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Diversity and inclusion in literature

Many authors have published standout books that help readers better understand different viewpoints and cultures.

By Melissa Haderlie
Branch Manager, Star Valley Branch Library

Being able to recognize one’s own self in literature is important. Not everyone comes from a dual parent home with 2.5 children, and a backyard to play in. If readers cannot relate to the characters or situations in a book how can they develop a love of reading or develop positive role models and patterns of behavior?

I will admit as a child growing up and as a young parent reading to my children, I never thought about this, but as I look back on the stories that I remember fondly I see the lack of diversity and inclusion. It makes me sad to think that several of my childhood friends were not represented in those stories.

The #OwnVoices movement started with frustrated authors who saw that major publishing companies were not allowing for the first person voice in contemporary literature. For the most part, civil rights stories were not being written by minorities, suffrage stories were not being written by women, LGBTQ stories were not being written from within their own communities, etc.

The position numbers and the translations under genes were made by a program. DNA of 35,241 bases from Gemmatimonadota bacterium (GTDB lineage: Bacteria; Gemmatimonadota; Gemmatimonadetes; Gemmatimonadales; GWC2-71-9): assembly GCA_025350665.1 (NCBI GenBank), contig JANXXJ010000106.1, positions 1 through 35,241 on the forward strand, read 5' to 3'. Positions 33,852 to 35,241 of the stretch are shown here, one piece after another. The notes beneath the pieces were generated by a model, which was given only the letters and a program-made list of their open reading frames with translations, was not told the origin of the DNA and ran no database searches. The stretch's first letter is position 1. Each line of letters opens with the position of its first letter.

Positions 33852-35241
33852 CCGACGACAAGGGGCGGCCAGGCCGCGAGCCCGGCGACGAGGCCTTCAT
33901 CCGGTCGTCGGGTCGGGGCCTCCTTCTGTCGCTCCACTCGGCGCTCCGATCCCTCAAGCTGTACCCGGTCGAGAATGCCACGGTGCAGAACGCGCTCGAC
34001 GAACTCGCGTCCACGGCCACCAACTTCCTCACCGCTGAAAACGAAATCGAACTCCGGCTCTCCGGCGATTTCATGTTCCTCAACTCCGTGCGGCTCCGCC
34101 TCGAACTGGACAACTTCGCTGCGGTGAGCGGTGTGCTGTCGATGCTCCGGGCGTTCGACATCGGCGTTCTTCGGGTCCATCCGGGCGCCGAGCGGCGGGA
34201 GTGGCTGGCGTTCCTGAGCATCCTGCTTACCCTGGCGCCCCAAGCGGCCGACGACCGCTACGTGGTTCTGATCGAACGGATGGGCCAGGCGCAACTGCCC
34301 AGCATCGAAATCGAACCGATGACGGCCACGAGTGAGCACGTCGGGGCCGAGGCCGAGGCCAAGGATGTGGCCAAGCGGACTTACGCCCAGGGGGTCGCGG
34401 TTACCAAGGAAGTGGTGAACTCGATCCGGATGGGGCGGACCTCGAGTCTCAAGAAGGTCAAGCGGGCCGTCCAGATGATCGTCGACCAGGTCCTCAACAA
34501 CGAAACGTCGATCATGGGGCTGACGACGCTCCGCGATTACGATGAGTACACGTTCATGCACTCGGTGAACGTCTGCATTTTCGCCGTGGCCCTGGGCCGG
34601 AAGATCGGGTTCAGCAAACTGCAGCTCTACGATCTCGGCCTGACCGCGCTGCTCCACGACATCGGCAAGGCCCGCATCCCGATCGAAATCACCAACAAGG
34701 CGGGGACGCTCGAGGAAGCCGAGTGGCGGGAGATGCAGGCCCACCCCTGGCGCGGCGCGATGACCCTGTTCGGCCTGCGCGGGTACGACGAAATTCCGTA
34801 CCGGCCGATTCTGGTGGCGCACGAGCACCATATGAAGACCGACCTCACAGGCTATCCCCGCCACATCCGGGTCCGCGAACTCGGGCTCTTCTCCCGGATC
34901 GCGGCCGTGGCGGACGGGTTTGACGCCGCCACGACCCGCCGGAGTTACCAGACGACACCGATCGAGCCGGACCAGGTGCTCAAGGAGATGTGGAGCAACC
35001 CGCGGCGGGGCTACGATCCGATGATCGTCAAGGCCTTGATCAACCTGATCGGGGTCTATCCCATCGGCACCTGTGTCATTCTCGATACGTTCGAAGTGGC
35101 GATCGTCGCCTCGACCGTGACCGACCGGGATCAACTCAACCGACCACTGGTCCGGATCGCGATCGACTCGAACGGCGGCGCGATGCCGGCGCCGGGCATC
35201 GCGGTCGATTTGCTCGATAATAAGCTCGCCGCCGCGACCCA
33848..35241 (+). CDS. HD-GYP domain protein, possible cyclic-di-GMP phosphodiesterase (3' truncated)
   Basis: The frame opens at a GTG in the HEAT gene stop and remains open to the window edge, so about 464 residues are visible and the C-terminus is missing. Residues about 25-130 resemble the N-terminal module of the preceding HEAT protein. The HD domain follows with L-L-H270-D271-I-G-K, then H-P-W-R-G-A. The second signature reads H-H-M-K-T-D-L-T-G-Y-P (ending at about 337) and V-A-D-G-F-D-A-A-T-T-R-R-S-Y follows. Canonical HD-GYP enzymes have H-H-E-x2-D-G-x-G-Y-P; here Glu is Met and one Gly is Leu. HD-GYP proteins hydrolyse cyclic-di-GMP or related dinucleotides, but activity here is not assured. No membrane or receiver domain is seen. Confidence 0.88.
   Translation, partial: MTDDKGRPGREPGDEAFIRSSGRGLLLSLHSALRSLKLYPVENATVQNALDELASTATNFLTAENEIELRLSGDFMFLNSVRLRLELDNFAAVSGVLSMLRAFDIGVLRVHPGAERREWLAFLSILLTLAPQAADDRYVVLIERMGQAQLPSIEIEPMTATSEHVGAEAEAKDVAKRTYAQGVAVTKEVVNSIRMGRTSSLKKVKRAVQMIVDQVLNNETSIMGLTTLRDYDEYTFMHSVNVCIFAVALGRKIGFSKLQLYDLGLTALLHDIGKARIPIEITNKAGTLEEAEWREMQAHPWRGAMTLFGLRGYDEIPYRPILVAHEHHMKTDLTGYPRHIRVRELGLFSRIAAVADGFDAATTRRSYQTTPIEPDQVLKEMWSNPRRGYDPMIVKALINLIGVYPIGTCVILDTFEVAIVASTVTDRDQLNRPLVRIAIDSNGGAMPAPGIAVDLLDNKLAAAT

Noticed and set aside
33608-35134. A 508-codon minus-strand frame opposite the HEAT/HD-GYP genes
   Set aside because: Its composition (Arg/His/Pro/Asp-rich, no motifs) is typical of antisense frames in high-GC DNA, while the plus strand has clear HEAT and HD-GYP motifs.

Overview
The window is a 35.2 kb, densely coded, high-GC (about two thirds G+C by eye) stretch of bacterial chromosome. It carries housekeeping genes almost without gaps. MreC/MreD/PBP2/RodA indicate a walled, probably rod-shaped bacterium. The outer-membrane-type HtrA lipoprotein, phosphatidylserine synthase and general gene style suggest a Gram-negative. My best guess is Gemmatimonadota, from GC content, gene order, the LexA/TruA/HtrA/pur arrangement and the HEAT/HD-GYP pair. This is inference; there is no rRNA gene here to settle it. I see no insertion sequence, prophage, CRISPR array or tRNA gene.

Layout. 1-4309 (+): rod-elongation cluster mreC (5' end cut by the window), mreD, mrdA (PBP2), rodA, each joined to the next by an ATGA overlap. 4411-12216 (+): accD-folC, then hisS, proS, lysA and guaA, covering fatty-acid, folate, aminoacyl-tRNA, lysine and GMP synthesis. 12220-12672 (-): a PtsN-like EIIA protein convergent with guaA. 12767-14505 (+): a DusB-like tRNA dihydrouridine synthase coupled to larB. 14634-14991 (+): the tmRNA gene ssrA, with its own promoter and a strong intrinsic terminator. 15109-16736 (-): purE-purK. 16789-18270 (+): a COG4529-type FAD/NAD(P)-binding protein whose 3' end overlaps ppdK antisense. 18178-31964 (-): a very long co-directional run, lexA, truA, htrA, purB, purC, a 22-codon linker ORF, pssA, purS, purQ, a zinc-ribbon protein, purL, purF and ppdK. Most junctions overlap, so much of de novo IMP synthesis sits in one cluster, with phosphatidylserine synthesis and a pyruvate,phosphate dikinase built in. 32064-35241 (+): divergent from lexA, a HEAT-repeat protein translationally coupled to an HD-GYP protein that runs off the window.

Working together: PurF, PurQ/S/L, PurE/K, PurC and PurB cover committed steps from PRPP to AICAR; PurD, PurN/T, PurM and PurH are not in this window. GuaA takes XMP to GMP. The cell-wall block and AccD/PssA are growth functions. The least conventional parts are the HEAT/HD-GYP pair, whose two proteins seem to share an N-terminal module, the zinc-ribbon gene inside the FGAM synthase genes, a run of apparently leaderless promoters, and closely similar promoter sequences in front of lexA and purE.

Another movement that works towards a similar goal is “We Need Diverse Books,” a non-profit organization which encourages books about all peoples and situations, without requiring the author to have lived through the experience. This group focuses primarily on children’s literature.

One of my favorite books highlighting diversity and #OwnVoices is the graphic novel memoir “I Was Their American Dream’’ by Malaka Gharib (2019). In this memoir Malaka, a Philipino/Egytian American girl, struggles to define what her culture is and how she will live it. Her parents, each raised in different countries and cultures have exposed her to both and have expectations for Malaka. This is a book all can identify with that have, or are now experiencing, “who am I moments.” The readers’ empathy for Malaka will help them to understand her cultural struggles and how to be more culturally aware and avoid microaggressions.

The Lincoln County Library System strives to ensure that we have a diverse collection including “OwnVoices” and works recommended by the “We Need Diverse Books” nonprofit. Many of these authors have received various awards, including from the American Library Association, for their work in the field of diversity and inclusion. We encourage you to check some out from your local library.

There are many authors who have published standout works representing their own experiences that help readers to see themselves in the literature they read or help them to empathize with someone whose viewpoint is different than their own.

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